Linux 101 : An overview of the Linux filesystem (mkfs, mkswap, fstab, lsblk, df,...).

The filesystem is a structure that helps an operating system to manage files on partitions.
To be able to use a partition, Linux needs to have a filesystem on it.
Linux supports a number of filesystems ext2, ext3 and ext4 for example.
It supports other filesystems like the below:

  • ReiserFS
  • JFS
  • ZFS
Creating a filesystem:

The filesystem manages the data on the disk.
To create a filesystem on a partition, we use:


We could also use mkfs.ext3 to create an ext3 filesystem on /dev/sda1 partition:

To display the list of commands that create different types of filesystems (ext2,ext3,...), we use:

Mounting partitions:

To be able to use the filesystem created on a partition we need to mount it on a mountpoint :

The mount_point is a directory to which we attach a partition, it provides an entry point to the filesystem that lives on that partition.


The "/mnt" directory has to exist on the system.

To list all the physical and virtual filesystems on a system
, we use: 

Displaying partitions and their used space:

We can use the below command to check all the partitions and its used space:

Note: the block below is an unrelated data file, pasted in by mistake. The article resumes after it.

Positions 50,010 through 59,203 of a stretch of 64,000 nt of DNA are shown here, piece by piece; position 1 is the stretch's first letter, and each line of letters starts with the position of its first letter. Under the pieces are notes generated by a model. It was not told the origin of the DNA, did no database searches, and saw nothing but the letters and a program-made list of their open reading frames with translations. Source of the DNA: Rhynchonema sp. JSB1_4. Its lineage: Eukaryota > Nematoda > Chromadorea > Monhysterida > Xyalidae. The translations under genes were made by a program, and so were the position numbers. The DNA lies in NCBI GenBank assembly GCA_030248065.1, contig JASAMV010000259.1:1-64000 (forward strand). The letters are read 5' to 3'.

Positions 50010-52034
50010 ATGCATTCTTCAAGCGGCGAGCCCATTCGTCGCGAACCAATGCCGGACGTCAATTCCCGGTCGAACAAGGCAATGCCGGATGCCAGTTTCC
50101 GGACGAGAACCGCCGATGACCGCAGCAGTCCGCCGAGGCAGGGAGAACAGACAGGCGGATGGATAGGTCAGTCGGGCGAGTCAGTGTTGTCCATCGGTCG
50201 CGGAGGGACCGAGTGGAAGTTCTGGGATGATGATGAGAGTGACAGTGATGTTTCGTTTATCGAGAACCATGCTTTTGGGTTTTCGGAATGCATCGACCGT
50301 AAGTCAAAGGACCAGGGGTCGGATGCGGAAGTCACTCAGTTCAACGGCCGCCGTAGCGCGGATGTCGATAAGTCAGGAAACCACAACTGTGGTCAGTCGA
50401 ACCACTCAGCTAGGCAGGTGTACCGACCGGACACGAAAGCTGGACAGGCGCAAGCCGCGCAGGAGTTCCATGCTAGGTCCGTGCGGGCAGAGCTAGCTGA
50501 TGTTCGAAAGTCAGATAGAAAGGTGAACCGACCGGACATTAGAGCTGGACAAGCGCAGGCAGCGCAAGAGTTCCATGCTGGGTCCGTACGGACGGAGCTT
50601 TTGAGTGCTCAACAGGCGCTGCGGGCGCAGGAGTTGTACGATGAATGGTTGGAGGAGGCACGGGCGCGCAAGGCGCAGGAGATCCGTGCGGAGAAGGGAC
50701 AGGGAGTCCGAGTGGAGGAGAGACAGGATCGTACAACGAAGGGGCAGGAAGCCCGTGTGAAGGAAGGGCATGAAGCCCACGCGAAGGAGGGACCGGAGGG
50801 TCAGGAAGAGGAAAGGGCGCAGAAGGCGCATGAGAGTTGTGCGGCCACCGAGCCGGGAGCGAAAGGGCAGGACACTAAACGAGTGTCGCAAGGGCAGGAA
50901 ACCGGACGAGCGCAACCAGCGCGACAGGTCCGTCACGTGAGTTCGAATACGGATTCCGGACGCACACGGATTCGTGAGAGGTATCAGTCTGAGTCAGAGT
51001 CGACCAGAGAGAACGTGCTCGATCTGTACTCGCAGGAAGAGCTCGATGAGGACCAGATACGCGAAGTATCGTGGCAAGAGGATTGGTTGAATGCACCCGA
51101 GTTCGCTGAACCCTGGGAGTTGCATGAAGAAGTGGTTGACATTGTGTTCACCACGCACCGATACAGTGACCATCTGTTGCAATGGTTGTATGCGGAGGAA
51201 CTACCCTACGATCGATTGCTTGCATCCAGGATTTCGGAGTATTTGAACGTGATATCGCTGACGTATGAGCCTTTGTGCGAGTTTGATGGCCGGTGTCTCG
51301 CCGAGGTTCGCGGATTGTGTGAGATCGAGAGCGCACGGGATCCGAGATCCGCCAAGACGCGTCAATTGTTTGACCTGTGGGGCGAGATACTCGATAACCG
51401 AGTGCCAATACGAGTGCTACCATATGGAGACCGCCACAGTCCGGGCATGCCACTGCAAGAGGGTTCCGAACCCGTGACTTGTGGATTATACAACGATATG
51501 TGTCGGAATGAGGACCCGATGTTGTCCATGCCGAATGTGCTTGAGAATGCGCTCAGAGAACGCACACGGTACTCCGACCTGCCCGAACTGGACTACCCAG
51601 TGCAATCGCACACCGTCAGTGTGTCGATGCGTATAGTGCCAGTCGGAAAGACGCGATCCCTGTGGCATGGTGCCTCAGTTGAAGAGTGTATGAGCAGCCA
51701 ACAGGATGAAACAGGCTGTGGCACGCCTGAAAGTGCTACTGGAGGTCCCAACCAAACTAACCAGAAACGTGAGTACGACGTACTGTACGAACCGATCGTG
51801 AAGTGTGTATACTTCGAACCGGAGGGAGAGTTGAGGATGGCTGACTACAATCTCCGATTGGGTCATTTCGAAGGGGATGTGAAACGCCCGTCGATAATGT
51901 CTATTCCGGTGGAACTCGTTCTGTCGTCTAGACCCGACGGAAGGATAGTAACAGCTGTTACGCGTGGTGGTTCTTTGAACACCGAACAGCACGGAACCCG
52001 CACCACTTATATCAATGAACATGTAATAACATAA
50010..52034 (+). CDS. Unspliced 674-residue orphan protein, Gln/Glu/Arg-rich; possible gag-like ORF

Persisting between reboots (mounted partitions):

To persist between reboots, we add the partition we need to mount in the "/etc/fstab" file.

Mount optionsin the "/etc/fstab" file:
  • auto: the partition will be mounted automatically
  • noauto:the partition will not be mounted automatically
  • user: permits any user to mount the filesystem
  • noexec: prevents the execution of programs on the filesystem

0: the kernel doesn't check the partition.
1: the partition is checked first by the kernel. 
2: partition is checked after the one partition"tagged" with "1" i               checked. 


0 : the file system is not backed up by the dump utility
1 : file system is backed up by the dump utility.

Listing of the disks UUIDs:

A UUID is an identifier Linux uses to "tag" disk partitions. We can use the below command to display all the UUIDs on a system:

Partition labels:

To add a label to a partition (like the with "opt" tag in the "fstab" file above), we use for example:

"/dev/sda1" is the device and "opt" is its label.

Unmounting a mounted device:

To unmount a device, we use:

We could also use the below command:


If a user or a process is using a file on that partition, we will not be able to unmount it, and we will receive "device busy" message.

Creating a swap partition:

A swap partition is a regular disk partition that the system will use as a substitute for  the "RAM" when the "RAM" on the system is full.
We can create a swap partition using the partition "sdb2" for example, using the below command:

To enable the swap partition, we use:

To check the swap partition we use:


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